Life history of the blue-green sharpshooter, Neokolla circellata
AuthorHenry H. P. Severin
Author AffiliationsHenry H. P. Severin was Entomologist in the Experiment Station.
Hilgardia 19(6):187-189. DOI:10.3733/hilg.v19n06p187. April 1949.
The female deposits a single egg in a slitlike egg chamber cut in the petiole or midrib of grapevine leaves. The egg period varies from 12 to 22 days during the spring in the greenhouse. Nymphs pass through 4 to 6 molts. The average duration of the nymphal stages was 46 to 53 days on grapevines, 58 to 66 days on common alfalfa. Under natural conditions the adults acquire the winged stage during the summer, winter over, and die in the spring. At Berkeley there is usually only one generation a year, but a partial second generation may occur.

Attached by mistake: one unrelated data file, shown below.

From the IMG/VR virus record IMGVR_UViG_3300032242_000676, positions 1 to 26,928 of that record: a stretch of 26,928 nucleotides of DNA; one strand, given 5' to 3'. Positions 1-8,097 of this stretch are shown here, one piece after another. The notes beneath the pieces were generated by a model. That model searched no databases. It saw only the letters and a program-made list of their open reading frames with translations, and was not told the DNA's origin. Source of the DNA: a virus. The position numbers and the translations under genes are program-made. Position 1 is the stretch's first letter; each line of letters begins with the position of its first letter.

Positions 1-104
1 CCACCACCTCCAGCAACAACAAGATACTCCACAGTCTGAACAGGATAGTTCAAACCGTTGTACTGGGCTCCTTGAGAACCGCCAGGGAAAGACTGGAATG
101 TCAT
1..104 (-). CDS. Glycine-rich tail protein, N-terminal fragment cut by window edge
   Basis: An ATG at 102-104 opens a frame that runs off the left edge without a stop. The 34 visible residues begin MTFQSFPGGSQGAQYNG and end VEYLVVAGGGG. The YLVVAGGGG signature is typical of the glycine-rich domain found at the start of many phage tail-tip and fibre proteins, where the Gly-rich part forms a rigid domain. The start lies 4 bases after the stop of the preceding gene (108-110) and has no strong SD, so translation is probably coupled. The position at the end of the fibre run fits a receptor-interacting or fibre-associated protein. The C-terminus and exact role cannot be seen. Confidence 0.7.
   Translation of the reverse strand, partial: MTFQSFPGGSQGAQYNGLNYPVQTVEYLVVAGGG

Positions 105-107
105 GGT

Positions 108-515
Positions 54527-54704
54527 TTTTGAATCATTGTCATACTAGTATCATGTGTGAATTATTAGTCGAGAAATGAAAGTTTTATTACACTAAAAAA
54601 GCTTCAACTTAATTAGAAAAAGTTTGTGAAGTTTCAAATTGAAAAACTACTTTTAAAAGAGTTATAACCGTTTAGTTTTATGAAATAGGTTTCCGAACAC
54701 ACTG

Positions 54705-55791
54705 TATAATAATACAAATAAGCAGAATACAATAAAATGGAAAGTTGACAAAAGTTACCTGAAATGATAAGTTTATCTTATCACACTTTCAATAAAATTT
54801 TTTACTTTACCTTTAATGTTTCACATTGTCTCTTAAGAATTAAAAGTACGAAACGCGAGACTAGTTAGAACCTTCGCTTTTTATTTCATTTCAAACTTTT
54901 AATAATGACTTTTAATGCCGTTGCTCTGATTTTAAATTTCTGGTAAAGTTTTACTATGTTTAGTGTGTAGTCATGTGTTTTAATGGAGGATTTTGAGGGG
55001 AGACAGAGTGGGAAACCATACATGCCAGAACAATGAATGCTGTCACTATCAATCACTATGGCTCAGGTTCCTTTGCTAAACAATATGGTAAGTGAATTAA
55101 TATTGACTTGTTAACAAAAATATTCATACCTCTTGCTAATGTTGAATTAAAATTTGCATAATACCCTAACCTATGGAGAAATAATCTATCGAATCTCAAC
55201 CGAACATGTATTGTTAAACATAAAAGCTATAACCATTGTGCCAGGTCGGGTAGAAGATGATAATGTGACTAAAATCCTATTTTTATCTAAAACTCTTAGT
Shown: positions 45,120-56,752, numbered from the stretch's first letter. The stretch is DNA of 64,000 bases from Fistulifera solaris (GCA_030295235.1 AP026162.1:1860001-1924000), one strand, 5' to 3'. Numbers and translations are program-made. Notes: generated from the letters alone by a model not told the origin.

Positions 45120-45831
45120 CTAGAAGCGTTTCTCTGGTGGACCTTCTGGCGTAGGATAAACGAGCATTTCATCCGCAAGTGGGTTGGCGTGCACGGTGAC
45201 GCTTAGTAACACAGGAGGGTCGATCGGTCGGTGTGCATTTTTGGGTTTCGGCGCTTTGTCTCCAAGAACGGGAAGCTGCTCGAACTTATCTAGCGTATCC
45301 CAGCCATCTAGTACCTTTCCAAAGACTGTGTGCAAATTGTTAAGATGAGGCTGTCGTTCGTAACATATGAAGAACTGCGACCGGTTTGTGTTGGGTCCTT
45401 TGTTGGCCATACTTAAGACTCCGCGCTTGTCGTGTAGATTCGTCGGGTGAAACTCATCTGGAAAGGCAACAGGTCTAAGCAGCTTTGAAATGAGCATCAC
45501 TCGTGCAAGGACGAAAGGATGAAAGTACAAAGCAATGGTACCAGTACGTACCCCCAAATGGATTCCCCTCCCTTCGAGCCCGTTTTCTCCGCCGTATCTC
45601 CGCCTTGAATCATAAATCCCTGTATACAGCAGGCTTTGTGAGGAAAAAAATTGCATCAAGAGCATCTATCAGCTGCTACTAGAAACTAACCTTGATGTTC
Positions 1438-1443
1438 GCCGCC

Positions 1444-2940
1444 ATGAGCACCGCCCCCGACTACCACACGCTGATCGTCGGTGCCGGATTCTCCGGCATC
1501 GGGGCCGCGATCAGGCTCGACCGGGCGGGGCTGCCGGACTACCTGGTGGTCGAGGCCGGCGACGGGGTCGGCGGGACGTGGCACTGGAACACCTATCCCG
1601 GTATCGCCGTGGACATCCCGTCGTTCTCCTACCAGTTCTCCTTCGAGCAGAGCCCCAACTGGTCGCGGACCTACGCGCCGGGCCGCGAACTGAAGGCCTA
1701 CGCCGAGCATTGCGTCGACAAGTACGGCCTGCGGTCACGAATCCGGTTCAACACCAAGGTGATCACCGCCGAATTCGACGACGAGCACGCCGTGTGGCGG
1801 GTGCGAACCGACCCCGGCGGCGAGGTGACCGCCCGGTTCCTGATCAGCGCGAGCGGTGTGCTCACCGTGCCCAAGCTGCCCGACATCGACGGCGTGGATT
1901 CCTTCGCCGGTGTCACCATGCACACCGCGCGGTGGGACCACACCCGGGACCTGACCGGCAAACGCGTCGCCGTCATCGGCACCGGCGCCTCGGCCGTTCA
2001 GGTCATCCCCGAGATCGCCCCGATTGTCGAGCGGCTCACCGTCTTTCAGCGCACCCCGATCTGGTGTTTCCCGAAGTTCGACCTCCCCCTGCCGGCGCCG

Baker C. F. New Tettigoninae, with notes on others. Psyche. 1898. 8:285-86. DOI: 10.1155/1898/27507 [CrossRef]
DeLong D. M., Severin H. H. P. Characters, distribution, and food plants of leafhopper vectors of virus causing Pierce’s disease of grapevines. Hilgardia. 1949. 19(6):171-86.
Hewitt W. B., Frazier N. W., Jacob H. E., Freitag J. H. Pierce’s disease of grapevines. California Agr. Exp. Sta. Cir. 1942. 353:1-32.
Severin H. H. P. Transmission of the virus of Pierce’s disease of grapevines by leafhoppers. Hilgardia. 1949. 19(6):190-206.
Also in this issue:Nontillage and Strip Weed Control: Cut almond production costs in butte county tests
Propagation of Apple Rootstocks by Hardwood Cuttings
Chicken Manure: As a rangeland fertilizer
A continuous-crush press for the grape industry… The Serpentine Fruit Press
CIPC: For weed control in garlic
Preharvest Water Stress for Valley Sugar Beets
Microbes: Affect physical properties of soil
Characters, distribution, and food plants of leafhopper vectors of virus causing Pierce’s disease of grapevines
Transmission of the virus of Pierce’s disease of grapevines by leafhoppers